Computational Linguistics (CL) Research Area

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A Computational Linguistics (CL) Research Area is a linguistics research area that is a computational research area (focused on computational model for natural language communication).



References

2021

2021

  • (Wikipedia, 2021) ⇒ https://en.wikipedia.org/wiki/Computational_linguistics#Sub-fields_and_related_areas Retrieved:2021-3-23.
    • Traditionally, computational linguistics emerged as an area of artificial intelligence performed by computer scientists who had specialized in the application of computers to the processing of a natural language. With the formation of the Association for Computational Linguistics (ACL) and the establishment of independent conference series, the field consolidated during the 1970s and 1980s. The Association for Computational Linguistics defines computational linguistics as: The term "computational linguistics" is nowadays (2020) taken to be a near-synonym of natural language processing (NLP) and (human) language technology. These terms put a stronger emphasis on aspects of practical applications rather than theoretical inquiry and since the 2000s. In practice, they have largely replaced the term "computational linguistics" in the NLP/ACL community, [1] although they specifically refer to the sub-field of applied computational linguistics, only. Computational linguistics has both theoretical and applied components. Theoretical computational linguistics focuses on issues in theoretical linguistics and cognitive science.[2] Applied computational linguistics focuses on the practical outcome of modeling human language use.[2]
    • Theoretical computational linguistics includes the development of formal theories of grammar (parsing) and semantics, often grounded in formal logics and symbolic (knowledge-based) approaches. Areas of research that are studied by theoretical computational linguistics include:
    • Applied computational linguistics is dominated by machine learning, traditionally using statistical methods, since the mid-2010s by neural networks: Socher et al. (2012) was an early Deep Learning tutorial at the ACL 2012, and met with both interest and (at the time) scepticism by most participants. Until then, neural learning was basically rejected because of its lack of statistical interpretability. Until 2015, deep learning had evolved into the major framework of NLP. As for the tasks addressed by applied computational linguistics, see Natural language processing article. This includes classical problems such as the design of POS-taggers (part-of-speech taggers), parsers for natural languages, or tasks such as machine translation (MT), the sub-division of computational linguistics dealing with having computers translate between languages. As one of the earliest and most difficult applications of computational linguistics, MT draws on many subfields and both theoretical and applied aspects. Traditionally, automatic language translation has been considered a notoriously hard branch of computational linguistics. [3]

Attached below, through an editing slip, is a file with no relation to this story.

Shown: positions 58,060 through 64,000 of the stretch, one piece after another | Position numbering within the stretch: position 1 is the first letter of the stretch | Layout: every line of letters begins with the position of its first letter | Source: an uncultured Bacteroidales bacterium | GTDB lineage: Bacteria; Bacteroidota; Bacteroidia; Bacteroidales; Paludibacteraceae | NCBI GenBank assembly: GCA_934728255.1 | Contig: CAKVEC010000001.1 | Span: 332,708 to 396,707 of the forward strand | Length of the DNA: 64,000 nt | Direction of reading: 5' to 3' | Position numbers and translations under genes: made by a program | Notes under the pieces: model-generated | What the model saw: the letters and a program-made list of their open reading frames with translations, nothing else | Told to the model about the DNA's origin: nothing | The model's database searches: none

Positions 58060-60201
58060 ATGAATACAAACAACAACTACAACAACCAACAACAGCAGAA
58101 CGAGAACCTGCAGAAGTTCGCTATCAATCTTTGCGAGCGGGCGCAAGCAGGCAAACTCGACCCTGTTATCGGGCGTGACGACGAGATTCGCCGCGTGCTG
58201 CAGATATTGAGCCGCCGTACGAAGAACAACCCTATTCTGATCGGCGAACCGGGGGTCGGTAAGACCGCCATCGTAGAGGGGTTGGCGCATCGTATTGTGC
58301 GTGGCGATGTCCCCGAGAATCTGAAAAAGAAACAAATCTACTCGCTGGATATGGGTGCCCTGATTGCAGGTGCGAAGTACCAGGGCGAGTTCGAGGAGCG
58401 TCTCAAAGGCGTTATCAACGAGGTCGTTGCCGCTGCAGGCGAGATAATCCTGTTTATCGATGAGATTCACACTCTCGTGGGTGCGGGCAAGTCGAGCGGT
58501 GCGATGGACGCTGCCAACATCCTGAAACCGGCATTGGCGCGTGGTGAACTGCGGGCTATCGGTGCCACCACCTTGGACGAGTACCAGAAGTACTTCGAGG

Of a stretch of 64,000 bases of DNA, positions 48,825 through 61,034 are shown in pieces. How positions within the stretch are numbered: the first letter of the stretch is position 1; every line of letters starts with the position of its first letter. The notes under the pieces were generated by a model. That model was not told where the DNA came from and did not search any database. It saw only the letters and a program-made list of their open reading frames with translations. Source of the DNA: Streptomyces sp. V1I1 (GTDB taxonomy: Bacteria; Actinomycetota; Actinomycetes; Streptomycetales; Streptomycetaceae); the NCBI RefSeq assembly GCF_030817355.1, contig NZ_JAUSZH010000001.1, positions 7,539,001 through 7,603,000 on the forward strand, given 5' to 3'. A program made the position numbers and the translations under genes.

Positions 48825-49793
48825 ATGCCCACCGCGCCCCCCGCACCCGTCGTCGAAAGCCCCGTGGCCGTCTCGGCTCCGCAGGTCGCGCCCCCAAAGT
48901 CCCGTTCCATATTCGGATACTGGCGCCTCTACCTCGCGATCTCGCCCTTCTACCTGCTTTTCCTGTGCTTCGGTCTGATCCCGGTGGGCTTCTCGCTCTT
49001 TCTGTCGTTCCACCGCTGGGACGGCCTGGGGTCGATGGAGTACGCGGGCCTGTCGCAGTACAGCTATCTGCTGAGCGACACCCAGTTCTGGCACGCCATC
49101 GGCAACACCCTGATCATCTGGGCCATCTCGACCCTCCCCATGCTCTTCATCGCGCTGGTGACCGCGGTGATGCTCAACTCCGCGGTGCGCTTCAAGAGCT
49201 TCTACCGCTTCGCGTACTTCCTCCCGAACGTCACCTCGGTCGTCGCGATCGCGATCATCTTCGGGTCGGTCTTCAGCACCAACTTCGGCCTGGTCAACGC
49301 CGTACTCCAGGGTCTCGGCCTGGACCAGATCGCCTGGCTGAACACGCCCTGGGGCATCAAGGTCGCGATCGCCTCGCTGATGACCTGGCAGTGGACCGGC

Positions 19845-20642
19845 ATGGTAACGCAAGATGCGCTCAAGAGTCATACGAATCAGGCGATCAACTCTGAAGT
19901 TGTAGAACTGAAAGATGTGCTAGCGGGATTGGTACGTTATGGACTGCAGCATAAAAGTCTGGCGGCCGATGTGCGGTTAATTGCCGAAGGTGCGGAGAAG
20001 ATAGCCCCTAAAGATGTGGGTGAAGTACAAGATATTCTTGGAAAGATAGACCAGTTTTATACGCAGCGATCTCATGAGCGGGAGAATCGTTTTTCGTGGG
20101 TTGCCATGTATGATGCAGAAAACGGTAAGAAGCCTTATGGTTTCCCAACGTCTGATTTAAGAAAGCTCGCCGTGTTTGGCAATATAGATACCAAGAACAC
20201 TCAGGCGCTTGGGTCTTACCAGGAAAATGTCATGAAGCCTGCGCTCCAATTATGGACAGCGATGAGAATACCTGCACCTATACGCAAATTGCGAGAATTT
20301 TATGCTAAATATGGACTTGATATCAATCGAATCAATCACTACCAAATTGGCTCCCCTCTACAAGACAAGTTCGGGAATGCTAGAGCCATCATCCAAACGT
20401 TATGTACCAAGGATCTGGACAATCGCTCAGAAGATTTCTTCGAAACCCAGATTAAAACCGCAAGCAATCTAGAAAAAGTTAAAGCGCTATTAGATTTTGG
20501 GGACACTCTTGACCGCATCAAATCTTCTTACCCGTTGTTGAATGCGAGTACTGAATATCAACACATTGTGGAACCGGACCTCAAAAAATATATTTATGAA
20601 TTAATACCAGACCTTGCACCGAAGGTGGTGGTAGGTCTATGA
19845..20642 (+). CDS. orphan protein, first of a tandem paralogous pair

• Aside from dichothomy between theoretical and applied computational linguistics, other divisions of computational into major areas according to different criteria exist, including:
      • medium of the language being processed, whether spoken or textual: speech recognition and speech synthesis deal with how spoken language can be understood or created using computers.
      • task being performed, e.g., whether analyzing language (recognition) or synthesizing language (generation): Parsing and generation are sub-divisions of computational linguistics dealing respectively with taking language apart and putting it together.
    • Traditionally, applications of computers to address research problems in other branches of linguistics have been described as tasks within computational linguistics. Among other aspects, this includes
  1. As pointed out, for example, by Ido Dagan at his speech at the ACL 2010 banquet in Uppsala, Sweden.
  2. 2.0 2.1 Cite error: Invalid <ref> tag; no text was provided for refs named :1
  3. Oettinger, A. G. (1965). Computational Linguistics. The American Mathematical Monthly, Vol. 72, No. 2, Part 2: Computers and Computing, pp. 147–150.
  4. Cite error: Invalid <ref> tag; no text was provided for refs named :2
  5. Cite error: Invalid <ref> tag; no text was provided for refs named :3

2014

2014

2009